On Wednesday I finished driving the Old Federal Road across Alabama — finishing a leg of the road leading from Phenix City to Montgomery, driving the original road route – and sometimes the actual road itself – whenever possible. Located on the Chattahoochee River near the former Creek centers of Coweta and Yuchi Town, Phenix City has known a violent and fraught history. In the mid 20th cen., it was home to the Dixie Mafia, and as murders, prostitution, and gambling ran rampant the town became known as “the wickedest city in the United States.”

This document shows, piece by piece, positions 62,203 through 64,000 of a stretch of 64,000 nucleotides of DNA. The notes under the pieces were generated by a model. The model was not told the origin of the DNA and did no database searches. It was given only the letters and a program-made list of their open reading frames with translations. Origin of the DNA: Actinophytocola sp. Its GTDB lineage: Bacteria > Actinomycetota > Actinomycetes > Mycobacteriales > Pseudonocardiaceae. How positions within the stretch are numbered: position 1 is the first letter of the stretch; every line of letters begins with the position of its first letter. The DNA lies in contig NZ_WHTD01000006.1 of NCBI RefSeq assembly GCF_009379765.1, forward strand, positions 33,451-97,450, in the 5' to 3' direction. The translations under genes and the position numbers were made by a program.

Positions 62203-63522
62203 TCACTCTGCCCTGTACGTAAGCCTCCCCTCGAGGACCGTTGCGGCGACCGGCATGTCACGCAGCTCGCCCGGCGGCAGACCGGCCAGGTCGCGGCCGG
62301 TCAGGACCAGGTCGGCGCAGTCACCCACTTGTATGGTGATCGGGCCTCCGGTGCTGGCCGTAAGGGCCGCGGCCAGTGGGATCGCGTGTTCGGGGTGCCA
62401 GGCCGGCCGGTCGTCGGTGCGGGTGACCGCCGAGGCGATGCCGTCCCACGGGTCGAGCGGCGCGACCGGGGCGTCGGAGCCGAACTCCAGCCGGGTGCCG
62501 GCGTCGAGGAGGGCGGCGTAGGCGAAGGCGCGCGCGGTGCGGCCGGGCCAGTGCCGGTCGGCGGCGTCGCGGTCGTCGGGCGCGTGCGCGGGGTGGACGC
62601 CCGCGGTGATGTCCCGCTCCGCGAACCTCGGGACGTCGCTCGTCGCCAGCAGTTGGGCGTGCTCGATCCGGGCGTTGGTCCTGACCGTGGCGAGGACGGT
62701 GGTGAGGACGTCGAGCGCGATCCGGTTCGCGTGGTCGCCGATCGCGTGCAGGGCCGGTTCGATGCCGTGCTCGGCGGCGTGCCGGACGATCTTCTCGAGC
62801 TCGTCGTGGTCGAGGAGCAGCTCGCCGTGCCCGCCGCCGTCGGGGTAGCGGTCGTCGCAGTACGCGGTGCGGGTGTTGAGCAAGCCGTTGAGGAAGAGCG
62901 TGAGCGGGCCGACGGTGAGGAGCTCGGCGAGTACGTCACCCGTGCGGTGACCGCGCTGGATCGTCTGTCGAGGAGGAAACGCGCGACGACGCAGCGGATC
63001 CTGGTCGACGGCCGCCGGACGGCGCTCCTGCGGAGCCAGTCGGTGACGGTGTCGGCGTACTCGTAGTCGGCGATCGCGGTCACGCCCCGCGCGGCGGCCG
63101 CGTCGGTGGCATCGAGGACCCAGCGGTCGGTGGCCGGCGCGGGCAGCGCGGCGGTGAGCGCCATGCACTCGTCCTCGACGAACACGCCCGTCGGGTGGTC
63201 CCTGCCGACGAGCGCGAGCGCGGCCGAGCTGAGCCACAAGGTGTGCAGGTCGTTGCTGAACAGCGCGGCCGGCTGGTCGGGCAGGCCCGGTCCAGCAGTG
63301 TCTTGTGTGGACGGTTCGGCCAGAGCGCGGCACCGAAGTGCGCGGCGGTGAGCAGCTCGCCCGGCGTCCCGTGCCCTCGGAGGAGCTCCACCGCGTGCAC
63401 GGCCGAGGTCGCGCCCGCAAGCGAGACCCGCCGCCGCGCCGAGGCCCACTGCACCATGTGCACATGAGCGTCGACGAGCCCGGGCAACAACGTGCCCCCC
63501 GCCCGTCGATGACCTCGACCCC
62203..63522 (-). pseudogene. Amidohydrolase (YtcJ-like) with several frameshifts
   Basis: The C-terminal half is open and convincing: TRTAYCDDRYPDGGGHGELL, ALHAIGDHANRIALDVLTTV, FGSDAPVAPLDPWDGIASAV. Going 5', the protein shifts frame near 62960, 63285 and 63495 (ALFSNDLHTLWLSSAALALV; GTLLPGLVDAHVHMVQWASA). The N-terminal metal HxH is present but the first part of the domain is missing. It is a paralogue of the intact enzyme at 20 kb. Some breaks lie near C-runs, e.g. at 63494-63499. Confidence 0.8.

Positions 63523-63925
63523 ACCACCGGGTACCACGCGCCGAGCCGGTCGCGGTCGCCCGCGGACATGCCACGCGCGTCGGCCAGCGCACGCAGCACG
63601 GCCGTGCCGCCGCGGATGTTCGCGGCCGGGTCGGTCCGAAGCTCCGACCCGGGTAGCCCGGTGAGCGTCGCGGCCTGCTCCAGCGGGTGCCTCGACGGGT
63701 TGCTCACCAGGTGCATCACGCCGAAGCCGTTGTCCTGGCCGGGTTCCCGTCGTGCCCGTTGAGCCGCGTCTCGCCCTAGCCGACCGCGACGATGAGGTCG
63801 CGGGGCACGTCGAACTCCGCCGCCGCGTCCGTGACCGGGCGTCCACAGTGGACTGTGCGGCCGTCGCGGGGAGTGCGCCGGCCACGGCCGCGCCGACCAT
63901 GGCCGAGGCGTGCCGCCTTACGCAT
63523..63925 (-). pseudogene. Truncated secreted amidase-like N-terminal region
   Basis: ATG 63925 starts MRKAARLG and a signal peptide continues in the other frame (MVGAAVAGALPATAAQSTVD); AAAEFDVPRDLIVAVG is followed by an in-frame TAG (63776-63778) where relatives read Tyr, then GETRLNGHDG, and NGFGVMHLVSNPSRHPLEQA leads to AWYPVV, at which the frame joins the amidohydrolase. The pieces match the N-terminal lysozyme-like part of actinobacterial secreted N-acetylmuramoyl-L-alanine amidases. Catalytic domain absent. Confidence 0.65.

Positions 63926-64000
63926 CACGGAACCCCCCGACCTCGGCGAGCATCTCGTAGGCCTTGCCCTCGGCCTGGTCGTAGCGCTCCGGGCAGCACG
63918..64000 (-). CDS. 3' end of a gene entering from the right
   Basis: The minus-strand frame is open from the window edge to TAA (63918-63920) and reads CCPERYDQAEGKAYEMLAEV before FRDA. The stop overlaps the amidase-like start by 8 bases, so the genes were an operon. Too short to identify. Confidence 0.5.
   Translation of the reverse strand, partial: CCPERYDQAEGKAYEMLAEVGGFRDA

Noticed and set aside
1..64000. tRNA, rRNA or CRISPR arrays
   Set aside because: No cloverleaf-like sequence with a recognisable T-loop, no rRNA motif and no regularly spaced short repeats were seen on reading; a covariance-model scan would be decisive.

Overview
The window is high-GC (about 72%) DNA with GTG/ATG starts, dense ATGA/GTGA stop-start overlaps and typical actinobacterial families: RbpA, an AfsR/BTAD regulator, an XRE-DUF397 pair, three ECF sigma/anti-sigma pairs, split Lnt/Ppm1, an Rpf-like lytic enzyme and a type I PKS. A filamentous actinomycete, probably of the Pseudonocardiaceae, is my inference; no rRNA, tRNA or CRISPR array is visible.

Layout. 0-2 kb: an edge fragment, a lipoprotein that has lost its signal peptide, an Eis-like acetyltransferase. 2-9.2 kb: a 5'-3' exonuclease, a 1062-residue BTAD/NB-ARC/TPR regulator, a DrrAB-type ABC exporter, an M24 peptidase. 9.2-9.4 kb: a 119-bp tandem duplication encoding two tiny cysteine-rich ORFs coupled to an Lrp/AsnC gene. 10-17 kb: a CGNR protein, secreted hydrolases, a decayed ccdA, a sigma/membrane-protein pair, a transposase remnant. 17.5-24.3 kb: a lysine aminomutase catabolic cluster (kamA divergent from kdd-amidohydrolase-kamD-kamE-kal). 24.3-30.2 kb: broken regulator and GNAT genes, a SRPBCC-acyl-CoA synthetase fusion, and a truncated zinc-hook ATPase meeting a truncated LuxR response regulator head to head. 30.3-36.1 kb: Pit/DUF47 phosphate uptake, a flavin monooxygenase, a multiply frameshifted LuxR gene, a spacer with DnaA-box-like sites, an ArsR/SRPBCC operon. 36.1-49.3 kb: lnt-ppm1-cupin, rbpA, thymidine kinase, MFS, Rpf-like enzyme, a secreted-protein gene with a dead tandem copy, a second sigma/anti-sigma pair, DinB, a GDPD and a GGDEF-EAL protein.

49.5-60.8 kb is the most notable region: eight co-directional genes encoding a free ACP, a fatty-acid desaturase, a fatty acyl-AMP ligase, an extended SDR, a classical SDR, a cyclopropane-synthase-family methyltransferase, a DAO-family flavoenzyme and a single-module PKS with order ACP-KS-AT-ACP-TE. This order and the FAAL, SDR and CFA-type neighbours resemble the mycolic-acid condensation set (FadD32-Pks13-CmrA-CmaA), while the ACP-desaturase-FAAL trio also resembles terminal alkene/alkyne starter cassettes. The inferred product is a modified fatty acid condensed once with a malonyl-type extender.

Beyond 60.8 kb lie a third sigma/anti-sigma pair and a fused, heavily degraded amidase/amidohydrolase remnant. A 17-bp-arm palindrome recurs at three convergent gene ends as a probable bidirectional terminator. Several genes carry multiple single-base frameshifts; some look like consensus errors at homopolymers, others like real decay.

First designated as a postal route by Thomas Jefferson in the early 1800s, the Federal Road stretched through Creek territory in lower Alabama and ushered in a new era of national expansion, communication, and exploitation of Native American and enslaved people. Crudely constructed overtop ancient Indigenous trails, the road functioned as a major thoroughfare for the western migration of settlers and enslaved people into present-day Alabama for the first three decades of the 19th cen. This colonial migration – what became known as “Alabama Fever” – ultimately led to the Creek Wars and the forced cessation of more than 21 million acres of Muscogee (Creek) territory and the establishment of the plantation system.1